Autonomous Driving and Public Reason: a Rawlsian Approach

Philosophy and Technology 34 (4):1475-1499 (2021)
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In this paper, we argue that solutions to normative challenges associated with autonomous driving, such as real-world trolley cases or distributions of risk in mundane driving situations, face the problem of reasonable pluralism: Reasonable pluralism refers to the fact that there exists a plurality of reasonable yet incompatible comprehensive moral doctrines within liberal democracies. The corresponding problem is that a politically acceptable solution cannot refer to only one of these comprehensive doctrines. Yet a politically adequate solution to the normative challenges of autonomous driving need not come at the expense of an ethical solution, if it is based on moral beliefs that are (1) shared in an overlapping consensus and (2) systematized through public reason. Therefore, we argue that a Rawlsian justificatory framework is able to adequately address the normative challenges of autonomous driving and elaborate on how such a framework might be employed for this purpose.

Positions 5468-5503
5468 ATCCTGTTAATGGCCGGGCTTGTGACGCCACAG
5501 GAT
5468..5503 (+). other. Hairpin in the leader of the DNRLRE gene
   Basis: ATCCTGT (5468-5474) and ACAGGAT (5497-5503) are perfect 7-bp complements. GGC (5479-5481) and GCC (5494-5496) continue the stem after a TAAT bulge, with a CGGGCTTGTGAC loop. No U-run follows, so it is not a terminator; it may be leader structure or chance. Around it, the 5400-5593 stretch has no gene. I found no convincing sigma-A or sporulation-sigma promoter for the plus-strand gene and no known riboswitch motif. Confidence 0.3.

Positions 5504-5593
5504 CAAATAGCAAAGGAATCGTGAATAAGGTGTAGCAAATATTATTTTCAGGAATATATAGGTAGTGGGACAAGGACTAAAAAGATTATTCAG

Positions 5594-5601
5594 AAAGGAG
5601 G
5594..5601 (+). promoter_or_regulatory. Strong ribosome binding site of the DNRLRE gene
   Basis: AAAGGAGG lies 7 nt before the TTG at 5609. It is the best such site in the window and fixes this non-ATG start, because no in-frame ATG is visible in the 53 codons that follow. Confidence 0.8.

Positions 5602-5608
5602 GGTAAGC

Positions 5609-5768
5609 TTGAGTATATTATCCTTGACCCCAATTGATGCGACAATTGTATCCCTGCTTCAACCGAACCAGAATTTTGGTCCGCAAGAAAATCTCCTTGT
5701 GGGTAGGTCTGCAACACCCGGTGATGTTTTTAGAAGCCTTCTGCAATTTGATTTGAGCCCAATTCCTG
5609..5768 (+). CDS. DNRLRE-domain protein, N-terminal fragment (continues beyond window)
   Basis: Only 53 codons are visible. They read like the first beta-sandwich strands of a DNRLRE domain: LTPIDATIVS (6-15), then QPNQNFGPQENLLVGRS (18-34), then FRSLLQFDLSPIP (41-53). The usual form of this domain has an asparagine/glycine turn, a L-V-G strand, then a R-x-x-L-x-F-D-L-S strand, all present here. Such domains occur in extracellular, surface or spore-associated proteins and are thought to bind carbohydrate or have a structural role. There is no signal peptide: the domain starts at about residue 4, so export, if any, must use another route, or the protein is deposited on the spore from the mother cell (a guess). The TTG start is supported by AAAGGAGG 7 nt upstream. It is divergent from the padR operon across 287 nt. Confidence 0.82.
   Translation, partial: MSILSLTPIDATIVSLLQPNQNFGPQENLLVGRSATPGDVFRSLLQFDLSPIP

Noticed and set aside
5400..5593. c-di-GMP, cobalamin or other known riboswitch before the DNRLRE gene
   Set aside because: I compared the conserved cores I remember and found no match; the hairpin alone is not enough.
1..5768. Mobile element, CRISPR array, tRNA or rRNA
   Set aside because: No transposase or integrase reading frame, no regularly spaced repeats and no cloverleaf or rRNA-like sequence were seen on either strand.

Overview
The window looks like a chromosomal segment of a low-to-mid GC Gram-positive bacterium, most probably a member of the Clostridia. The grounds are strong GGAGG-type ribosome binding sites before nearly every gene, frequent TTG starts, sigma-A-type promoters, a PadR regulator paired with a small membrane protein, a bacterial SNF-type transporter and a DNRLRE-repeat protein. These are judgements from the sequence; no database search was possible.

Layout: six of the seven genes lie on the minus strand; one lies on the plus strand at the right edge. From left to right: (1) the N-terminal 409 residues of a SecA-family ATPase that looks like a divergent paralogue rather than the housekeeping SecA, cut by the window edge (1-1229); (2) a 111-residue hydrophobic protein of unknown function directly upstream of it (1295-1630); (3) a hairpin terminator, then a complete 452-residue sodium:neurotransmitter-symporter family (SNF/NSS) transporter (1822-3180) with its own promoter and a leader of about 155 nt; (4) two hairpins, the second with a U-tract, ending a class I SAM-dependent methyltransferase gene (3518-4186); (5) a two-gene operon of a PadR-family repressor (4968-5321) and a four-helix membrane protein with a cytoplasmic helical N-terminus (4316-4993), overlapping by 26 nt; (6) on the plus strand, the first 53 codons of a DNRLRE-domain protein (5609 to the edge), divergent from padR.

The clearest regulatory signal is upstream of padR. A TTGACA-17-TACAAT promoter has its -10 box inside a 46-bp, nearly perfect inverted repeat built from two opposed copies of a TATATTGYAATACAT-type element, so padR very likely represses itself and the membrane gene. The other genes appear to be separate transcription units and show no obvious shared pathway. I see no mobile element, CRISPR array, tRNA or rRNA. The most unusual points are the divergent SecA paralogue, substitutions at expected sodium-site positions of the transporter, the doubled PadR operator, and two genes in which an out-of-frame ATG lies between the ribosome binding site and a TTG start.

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Michael W. Schmidt
Karlsruhe Institute of Technology


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